Yesterday was the First Sunday of Advent, and a new beginning to the Church’s liturgical year; out with the green and in with purple! Yet the nature and feel of Advent seems hard to grasp for most Catholics. We know that the purple represents penance, but we also know that Advent isn’t as penitential as Lent. The nearer we get to Christmas the harder and harder it becomes to see Advent as a time of preparation, and the more we might wait for Christmas to come and go so we can relax!
In the Church’s wisdom, however, she knows that the spiritual edification, the grace, we receive from any liturgical season or festival can depend on how well we prepare. Christmas is the feast of the Incarnation: God becoming man for our salvation. It’s not that the Church is trying to dampen our fun, but rather that she knows human nature well and is always focusing our attention on the supernatural.
There is much that can be said, but it seems best to leave it to someone else. The second reading in the Office of Readings this morning was from the great St Charles Borromeo, hero of the counter-reformation, he sheds much light on what Advent should mean to us all.
Beloved, now is the acceptable time spoken of by the Spirit, the day of salvation, peace and reconciliation: the great season of Advent. This is the time eagerly awaited by the patriarchs and prophets, the time that holy Simeon rejoiced at last to see. This is the season that the Church has always celebrated with special solemnity. We too should always observe it with faith and love, offering praise and thanksgiving to the Father for the mercy and love he has shown us in this mystery. In his infinite love for us, though we were sinners, he sent his only Son to free us from the tyranny of Satan, to summon us to heaven, to welcome us into its innermost recesses, to show us truth itself, to train us in right conduct, to plant within us the seeds of virtue, to enrich us with the treasures of his grace, and to make us children of God and heirs of eternal life.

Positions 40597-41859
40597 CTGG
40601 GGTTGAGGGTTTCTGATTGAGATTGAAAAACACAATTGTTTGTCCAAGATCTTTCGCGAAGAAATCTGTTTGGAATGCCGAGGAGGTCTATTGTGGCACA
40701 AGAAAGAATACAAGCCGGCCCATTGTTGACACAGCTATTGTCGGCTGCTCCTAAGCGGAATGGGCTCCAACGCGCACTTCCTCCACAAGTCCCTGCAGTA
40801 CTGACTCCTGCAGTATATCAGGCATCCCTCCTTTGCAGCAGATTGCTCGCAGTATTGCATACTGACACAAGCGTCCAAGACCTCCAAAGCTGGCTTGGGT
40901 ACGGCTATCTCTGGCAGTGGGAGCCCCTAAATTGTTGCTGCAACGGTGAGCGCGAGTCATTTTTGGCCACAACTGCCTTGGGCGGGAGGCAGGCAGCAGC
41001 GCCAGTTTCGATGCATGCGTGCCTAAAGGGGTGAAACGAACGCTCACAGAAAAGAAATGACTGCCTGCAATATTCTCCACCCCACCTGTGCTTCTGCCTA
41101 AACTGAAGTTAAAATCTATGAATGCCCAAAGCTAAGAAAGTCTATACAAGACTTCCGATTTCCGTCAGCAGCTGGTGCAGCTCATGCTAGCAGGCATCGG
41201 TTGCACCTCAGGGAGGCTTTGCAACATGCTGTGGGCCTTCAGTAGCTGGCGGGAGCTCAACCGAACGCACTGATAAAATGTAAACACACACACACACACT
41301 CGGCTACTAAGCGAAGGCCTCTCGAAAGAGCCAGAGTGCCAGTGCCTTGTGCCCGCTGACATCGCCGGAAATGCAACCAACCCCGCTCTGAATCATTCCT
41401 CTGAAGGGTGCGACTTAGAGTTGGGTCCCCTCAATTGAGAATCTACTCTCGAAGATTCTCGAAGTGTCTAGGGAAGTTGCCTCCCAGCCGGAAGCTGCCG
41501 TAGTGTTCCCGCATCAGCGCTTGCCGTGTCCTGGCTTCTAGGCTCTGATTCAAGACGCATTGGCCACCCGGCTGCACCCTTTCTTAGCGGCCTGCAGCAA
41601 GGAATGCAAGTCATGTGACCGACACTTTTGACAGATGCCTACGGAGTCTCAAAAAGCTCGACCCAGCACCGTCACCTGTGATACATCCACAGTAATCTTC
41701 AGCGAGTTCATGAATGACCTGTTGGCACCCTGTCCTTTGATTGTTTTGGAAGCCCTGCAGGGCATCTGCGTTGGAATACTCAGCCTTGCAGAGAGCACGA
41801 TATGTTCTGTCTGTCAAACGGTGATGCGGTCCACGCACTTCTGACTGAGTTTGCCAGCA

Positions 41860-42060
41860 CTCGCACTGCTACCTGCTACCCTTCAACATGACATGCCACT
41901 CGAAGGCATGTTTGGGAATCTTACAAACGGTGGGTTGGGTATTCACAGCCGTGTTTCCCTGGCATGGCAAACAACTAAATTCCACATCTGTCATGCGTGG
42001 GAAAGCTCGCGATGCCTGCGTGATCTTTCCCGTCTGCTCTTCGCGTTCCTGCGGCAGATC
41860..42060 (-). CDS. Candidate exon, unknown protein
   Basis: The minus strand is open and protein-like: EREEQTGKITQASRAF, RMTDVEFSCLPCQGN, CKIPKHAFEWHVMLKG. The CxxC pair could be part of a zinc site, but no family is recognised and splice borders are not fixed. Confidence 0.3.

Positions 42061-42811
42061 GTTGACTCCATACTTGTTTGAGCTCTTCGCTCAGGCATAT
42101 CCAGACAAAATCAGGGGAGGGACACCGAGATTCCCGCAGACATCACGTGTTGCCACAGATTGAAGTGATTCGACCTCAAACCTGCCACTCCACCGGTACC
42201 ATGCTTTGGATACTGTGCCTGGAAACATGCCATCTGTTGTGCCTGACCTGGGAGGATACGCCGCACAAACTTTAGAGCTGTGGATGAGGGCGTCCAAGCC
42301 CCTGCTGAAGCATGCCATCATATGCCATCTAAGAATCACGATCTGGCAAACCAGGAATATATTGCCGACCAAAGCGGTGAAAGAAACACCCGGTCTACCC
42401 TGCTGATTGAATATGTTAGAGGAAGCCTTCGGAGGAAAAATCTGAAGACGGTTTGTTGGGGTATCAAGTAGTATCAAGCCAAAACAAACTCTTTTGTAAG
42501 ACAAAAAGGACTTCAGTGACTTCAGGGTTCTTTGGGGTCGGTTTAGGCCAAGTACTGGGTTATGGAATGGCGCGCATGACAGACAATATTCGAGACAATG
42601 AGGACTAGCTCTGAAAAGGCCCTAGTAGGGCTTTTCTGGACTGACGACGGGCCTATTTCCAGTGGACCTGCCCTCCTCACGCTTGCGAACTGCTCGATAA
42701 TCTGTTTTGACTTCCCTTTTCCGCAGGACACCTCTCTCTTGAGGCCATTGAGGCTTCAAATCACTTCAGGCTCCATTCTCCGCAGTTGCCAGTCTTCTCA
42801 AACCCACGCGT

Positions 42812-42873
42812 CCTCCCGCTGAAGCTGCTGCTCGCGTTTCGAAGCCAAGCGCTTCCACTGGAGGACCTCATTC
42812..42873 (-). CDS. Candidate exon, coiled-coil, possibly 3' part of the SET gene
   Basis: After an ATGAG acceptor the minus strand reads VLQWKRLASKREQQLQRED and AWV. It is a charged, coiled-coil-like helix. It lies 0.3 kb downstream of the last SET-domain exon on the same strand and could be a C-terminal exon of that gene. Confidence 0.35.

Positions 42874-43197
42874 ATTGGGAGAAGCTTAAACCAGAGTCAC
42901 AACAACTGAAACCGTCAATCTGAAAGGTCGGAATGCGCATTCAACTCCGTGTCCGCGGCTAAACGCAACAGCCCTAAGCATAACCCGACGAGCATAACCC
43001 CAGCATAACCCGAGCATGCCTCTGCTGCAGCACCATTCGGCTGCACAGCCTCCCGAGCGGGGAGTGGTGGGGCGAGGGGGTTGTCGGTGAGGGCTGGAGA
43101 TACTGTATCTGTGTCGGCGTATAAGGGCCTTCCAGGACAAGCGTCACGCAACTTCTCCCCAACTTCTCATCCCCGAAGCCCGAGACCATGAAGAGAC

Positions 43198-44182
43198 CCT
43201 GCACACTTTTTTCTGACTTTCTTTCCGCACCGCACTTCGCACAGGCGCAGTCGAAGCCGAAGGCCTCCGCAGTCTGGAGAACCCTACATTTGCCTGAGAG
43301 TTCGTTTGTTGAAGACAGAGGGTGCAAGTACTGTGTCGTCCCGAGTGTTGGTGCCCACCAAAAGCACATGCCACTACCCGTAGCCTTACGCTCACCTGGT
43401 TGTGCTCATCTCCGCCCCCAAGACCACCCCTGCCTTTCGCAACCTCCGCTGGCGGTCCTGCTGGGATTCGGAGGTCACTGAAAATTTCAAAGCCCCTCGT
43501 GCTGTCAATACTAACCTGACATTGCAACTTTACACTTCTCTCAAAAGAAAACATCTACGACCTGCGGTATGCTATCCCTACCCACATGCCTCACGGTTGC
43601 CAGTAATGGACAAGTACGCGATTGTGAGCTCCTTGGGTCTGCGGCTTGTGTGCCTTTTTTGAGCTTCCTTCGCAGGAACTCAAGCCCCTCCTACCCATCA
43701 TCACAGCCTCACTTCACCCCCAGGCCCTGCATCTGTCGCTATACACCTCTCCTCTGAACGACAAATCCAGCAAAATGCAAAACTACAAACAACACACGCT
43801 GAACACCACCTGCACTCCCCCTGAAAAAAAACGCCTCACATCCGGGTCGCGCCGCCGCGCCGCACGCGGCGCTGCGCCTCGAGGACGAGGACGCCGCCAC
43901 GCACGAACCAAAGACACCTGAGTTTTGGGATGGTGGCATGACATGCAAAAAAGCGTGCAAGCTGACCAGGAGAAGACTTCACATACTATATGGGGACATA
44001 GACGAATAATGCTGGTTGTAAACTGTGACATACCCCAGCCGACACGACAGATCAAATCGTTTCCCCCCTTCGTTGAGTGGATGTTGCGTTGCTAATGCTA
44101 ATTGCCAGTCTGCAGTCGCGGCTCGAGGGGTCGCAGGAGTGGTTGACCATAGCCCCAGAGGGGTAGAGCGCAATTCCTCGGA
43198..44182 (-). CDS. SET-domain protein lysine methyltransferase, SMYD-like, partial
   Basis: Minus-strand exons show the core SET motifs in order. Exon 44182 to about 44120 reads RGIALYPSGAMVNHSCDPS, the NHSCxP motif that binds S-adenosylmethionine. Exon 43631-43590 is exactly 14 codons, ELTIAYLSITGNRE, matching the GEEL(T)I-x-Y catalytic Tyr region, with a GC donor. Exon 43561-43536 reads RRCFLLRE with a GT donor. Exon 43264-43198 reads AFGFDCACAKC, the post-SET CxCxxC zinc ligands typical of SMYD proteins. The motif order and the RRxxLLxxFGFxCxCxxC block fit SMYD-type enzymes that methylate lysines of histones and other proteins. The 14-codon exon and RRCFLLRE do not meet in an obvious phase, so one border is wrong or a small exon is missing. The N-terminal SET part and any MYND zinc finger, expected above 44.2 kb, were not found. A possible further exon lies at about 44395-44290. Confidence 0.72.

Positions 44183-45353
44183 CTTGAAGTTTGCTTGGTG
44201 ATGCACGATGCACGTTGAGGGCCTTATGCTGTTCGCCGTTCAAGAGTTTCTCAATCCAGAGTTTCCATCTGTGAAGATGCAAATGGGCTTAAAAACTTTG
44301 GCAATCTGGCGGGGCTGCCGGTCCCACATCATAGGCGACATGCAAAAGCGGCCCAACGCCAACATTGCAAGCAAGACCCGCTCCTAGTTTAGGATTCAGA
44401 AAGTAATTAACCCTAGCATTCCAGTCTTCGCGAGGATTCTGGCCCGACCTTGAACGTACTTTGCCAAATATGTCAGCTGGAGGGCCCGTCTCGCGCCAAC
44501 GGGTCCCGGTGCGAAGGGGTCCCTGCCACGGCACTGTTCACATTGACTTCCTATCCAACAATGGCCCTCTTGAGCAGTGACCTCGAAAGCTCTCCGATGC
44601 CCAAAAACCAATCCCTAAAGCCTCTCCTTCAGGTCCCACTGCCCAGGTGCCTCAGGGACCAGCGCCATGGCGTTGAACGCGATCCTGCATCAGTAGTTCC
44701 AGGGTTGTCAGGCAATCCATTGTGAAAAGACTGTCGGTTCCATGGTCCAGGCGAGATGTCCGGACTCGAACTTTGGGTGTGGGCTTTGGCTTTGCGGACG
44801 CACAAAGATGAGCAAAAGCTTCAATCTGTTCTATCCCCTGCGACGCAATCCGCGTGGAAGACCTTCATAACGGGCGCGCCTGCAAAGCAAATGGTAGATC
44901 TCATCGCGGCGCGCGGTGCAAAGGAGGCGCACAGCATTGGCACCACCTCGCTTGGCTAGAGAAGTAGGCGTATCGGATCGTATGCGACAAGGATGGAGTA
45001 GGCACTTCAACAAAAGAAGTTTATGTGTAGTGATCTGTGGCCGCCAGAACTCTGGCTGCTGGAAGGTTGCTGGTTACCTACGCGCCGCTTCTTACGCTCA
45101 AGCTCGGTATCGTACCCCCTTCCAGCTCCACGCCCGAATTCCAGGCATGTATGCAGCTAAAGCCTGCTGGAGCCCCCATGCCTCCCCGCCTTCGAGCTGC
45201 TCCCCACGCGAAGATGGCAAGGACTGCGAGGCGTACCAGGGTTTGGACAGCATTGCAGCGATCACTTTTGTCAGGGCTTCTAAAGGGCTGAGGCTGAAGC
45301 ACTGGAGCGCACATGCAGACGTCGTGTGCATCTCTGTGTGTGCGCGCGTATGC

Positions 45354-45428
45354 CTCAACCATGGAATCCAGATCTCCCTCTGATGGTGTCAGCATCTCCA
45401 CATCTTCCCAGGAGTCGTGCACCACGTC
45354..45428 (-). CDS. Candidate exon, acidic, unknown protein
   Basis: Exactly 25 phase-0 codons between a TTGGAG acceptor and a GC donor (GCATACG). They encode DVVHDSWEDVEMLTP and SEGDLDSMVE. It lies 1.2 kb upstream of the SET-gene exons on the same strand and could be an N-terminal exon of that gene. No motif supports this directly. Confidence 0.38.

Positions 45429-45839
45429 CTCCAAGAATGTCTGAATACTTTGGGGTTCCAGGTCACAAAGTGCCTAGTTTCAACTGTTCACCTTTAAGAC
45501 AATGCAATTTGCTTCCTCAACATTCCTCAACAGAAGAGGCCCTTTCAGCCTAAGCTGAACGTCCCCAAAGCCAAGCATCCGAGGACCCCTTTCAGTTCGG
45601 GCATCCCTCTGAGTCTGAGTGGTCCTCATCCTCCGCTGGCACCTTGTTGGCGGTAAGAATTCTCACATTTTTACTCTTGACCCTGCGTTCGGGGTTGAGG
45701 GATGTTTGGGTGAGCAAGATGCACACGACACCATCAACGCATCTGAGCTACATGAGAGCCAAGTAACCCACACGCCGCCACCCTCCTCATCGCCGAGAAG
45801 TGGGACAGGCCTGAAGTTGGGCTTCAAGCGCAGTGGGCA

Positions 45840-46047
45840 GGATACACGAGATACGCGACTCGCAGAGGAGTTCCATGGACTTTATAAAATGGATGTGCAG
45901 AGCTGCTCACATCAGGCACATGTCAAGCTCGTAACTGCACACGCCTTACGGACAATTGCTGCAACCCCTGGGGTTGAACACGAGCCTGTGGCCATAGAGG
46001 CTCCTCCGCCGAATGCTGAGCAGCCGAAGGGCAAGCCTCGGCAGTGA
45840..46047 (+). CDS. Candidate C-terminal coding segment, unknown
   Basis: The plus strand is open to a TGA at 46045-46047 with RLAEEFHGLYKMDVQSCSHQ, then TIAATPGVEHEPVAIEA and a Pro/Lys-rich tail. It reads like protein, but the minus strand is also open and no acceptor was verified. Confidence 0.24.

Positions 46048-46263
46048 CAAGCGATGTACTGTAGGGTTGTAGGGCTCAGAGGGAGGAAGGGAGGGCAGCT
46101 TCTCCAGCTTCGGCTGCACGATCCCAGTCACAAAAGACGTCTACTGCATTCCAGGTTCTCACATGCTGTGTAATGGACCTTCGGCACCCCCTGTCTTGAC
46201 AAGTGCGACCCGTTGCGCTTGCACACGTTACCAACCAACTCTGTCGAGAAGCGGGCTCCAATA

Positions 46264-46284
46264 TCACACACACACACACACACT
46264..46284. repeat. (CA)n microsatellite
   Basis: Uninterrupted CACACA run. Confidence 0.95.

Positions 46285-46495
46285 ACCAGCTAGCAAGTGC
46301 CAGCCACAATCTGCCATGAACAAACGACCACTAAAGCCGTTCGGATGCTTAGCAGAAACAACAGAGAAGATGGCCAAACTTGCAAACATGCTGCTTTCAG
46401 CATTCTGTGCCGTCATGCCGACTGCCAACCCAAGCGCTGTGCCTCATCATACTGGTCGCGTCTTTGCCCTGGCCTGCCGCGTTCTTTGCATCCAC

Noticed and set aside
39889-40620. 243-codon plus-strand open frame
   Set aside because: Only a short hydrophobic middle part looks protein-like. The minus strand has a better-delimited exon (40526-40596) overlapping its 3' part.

Each year, as the Church recalls this mystery, she urges us to renew the memory of the great love God has shown us. This holy season teaches us that Christ’s coming was not only for the benefit of his contemporaries; his power has still to be communicated to us all. We shall share his power, if, through holy faith and the sacraments, we willingly accept the grace Christ earned for us, and live by that grace and in obedience to Christ.
The Church asks us to understand that Christ, who came once in the flesh, is prepared to come again. When we remove all obstacles to his presence he will come, at any hour and moment, to dwell spiritually in our hearts, bringing with him the riches of his grace.In her concern for our salvation, our loving mother the Church uses this holy season to teach us through hymns, canticles and other forms of expression, of voice or ritual, used by the Holy Spirit. She shows us how grateful we should be for so great a blessing, and how to gain its benefit: our hearts should be as much prepared for the coming of Christ as if he were still to come into this world. The same lesson is given us for our imitation by the words and example of the holy men of the Old Testament.